Οὔρεα (Oúrea) The Ourea The gods of mountains.
Φάνης (Phánēs) Phanes The god of procreation in the Orphic tradition.
Πόντος (Póntos) Pontus The god of the sea, father of the fish and other sea creatures.
Τάρταρος (Tártaros) Tartarus The god of the deepest, darkest part of the underworld, the Tartarean pit (which is also referred to as Tartarus itself).
Θάλασσα (Thálassa) Thalassa Personification of the sea and consort of Pontus.
Οὐρανός (Ouranós) Uranus The god of the heavens (Father Sky); father of the Titans.

Titans and Titanesses

The Titan gods and goddesses are depicted in Greek art less commonly than the Olympians.

Titans and titanesses
Greek name English name Description
The Twelve Titans
Κοῖος (Koîos) Coeus God of intellect and the axis of heaven around which the constellations revolved.
Κρεῖος (Kreîos) Crius The least individualized of the Twelve Titans, he is the father of Astraeus, Pallas, and Perses. Implied to be the god of constellations.
Κρόνος (Krónos) Cronus God of harvests and personification of destructive time. The leader of the Titans, who overthrew his father Uranus only to be overthrown in turn by his son, Zeus. Not to be confused with Chronos.
Ὑπερίων (Hyperíōn) Hyperion God of light. With Theia, he is the father of Helios (the Sun), Selene (the Moon), and Eos (the Dawn).
Ἰαπετός (Iapetós) Iapetus God of mortality and father of Prometheus, Epimetheus, Menoetius, and Atlas.
Mνημοσύνη (Mnēmosýnē) Mnemosyne Goddess of memory and remembrance, and mother of the Nine Muses.
Ὠκεανός (Ōceanós) Oceanus God of the all-encircling river Oceans around the Earth, the fount of all the Earth's fresh-water.
Φοίβη (Phoíbē) Phoebe Goddess of the "bright" intellect and prophecy, and consort of Coeus.
Ῥέα (Rhéa) Rhea Goddess of fertility, motherhood and the mountain wilds. She is the sister and consort of Cronus, and mother of Zeus, Hades, Poseidon, Hera, Demeter, and Hestia.
Τηθύς (Tēthýs) Tethys Goddess of fresh-water, and the mother of the rivers, springs, streams, fountains, and clouds.
Θεία (Theía) Theia Goddess of sight and the shining light of the clear blue sky. She is the consort of Hyperion, and mother of Helios, Selene, and Eos.
Θέμις (Thémis) Themis Goddess of divine law and order.
Other Titans
Ἄνυτος (Ánytos) Anytos God who reared the young goddess Despoina, the daughter of Demeter.
Ἀστερία (Astería) Asteria Goddess of nocturnal oracles and falling stars.
Ἀστραῖος (Astraîos) Astraeus God of dusk, stars, and planets, and the art of astrology.
Ἄτλας (Átlas) Atlas God forced to carry the heavens upon his shoulders by Zeus. Presumed to be the god of endurance and astronomy. Also Son of Iapetus.
Διώνη (Diṓnē) Dione Goddess of the oracle of Dodona.
Ἥλιος (Hḗlios) Helios God of the Sun and guardian of oaths.
Ἠώς (Ēṓs) Eos Goddess of the Dawn.
Ἐπιμηθεύς (Epimētheús) Epimetheus God of afterthought and the father of excuses.
Λήλαντος (Lēlantos) Lelantos God of moving unseen and The father of the nymph Aura by Periboea
Λητώ (Lētṓ) Leto Goddess of motherhood and mother of the twin Olympians, Artemis and Apollo.
Μενοίτιος (Menoítios) Menoetius God of violent anger, rash action, and human mortality. Killed by Zeus.
Μῆτις (Mē̂tis) Metis Goddess of good counsel, advice, planning, cunning, craftiness, and wisdom. Mother of Athena.
Πάλλας (Pállas) Pallas God of warcraft. He was killed by Athena during the Titanomachy.
Πέρσης (Pérsēs) Perses Son of Crius and Eurybia.
Προμηθεύς (Promētheús) Prometheus God of forethought and crafty counsel, and creator of mankind.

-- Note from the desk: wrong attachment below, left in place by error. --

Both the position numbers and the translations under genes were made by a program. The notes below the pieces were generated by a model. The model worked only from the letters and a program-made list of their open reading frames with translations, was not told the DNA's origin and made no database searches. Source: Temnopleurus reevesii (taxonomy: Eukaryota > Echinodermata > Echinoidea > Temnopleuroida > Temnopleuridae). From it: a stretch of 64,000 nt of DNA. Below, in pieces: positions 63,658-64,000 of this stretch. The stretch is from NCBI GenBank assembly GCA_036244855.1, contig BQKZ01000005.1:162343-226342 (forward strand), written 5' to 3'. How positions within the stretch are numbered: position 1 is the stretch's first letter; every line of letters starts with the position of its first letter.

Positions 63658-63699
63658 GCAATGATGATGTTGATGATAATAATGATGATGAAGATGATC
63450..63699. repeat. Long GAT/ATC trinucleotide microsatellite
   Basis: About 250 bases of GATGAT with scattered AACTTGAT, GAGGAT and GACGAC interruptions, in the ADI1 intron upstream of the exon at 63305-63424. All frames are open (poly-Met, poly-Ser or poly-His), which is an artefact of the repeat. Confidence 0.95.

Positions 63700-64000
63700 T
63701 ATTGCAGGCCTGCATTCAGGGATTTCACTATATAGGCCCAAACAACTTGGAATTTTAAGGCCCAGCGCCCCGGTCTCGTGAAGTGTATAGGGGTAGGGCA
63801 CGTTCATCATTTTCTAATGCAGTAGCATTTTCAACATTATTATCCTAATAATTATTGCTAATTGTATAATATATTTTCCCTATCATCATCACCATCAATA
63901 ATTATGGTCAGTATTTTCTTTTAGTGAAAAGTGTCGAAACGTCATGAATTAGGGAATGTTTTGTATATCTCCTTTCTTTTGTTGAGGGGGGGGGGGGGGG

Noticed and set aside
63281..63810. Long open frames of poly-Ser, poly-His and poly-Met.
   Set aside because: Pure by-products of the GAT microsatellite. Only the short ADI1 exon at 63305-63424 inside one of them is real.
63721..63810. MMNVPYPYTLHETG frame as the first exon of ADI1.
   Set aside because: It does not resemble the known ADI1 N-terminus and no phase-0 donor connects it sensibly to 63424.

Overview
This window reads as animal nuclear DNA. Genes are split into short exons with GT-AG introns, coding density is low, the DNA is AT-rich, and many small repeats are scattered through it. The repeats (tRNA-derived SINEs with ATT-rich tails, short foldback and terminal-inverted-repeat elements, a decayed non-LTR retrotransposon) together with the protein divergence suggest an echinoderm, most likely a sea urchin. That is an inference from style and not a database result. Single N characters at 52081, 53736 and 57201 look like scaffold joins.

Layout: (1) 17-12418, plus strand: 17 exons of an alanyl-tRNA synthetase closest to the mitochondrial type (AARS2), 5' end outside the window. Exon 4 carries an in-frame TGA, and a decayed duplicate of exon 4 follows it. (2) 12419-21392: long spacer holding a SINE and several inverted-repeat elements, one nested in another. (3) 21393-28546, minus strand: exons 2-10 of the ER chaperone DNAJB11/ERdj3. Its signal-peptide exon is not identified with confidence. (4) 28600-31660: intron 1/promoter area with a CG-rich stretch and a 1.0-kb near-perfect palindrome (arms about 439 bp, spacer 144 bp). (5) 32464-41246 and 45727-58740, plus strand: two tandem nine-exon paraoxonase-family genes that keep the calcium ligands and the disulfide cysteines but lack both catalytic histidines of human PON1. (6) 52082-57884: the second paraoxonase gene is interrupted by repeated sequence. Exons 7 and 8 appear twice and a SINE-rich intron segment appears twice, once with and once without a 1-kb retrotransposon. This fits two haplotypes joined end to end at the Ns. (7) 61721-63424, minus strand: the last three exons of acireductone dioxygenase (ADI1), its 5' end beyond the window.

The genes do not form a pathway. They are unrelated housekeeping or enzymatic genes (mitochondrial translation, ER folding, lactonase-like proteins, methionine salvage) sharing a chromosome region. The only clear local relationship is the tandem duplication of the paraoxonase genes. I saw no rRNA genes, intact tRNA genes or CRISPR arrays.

Σελήνη (Selḗnē) Selene Goddess of the Moon.
Στύξ (Stýx) Styx Goddess of the Underworld river Styx and personification of hatred.
Συκεύς (Sykeús) Syceus God whom Gaia turned into a fig tree to help him escape from Zeus.
Τιτὰν (Titan) Titan God of The calendar of the seasons brother of Helios, usually just Helios himself


Athena (left) fighting Enceladus (inscribed retrograde) on an Attic red-figure dish, c. 550–500 BC (Louvre CA3662).[11]

The Gigantes were the offspring of Gaia (Earth), born from the blood that fell when Uranus (Sky) was castrated by their Titan son Cronus, who fought the Gigantomachy, their war with the Olympian gods for supremacy of the cosmos, they include:

Other "giants"

  • Aloadae (Ἀλῳάδαι), twin giants who attempted to climb to Olympus by piling mountains on top of each other.
    • Otus or Otos (Ότος).
    • Ephialtes (Εφιάλτης).
  • Anax (Αναξ) was a giant of the island of Lade near Miletos in Lydia, Anatolia.
  • Antaeus (Ἀνταῖος), a Libyan giant who wrestled all visitors to the death until he was slain by Heracles.
  • Antiphates (Ἀντιφάτης), the king of the man-eating giants known as Laestrygones which were encountered by Odysseus on his travels.
  • Argus Panoptes (Ἄργος Πανόπτης), a hundred-eyed giant tasked with guarding Io.
  • Asterius (Αστεριος), a Lydian giant.
  • Cacus (Κακος), a fire-breathing Latin giant slain by Heracles.
  • Cyclopes (Hesiodic), three one-eyed giants who forged the lightning bolts of Zeus and Helmet and Bident of Hades.
    • Arges (Ἄργης).
    • Brontes (Βρόντης).
    • Steropes (Στερόπης).
  • Cyclopes (Homeric), a tribe of one-eyed, man-eating giants who herded flocks of sheep on the island of Sicily.
    • Polyphemus (Πολύφημος), a Cyclops who briefly captured Odysseus and his men, only to be overcome and blinded by the hero.
  • The Gegenees (Γηγενέες), a tribe of six-armed giants fought by the Argonauts on Bear Mountain in Mysia.
  • Geryon (Γηρυων), a three-bodied giant who dwelt on the sunset isle at the ends of the earth. He was slain by Heracles when the hero arrived to fetch the giant's cattle as one of his twelve labours.
  • The Hekatoncheires (Ἑκατόγχειρες), or Centimanes (Latin), the Hundred-Handed Ones, giant gods of violent storms and hurricanes. Three sons of Uranus and Gaia, each with his own distinct characters.[12]
    • Briareus (Βριάρεως) or Aigaion (Αἰγαίων), The Vigorous.
    • Cottus (Κόττος), The Furious.
    • Gyges (Γύγης), The Big-Limbed.
  • The Laestrygonians (Λαιστρυγόνες), a tribe of man-eating giants encountered by Odysseus on his travels.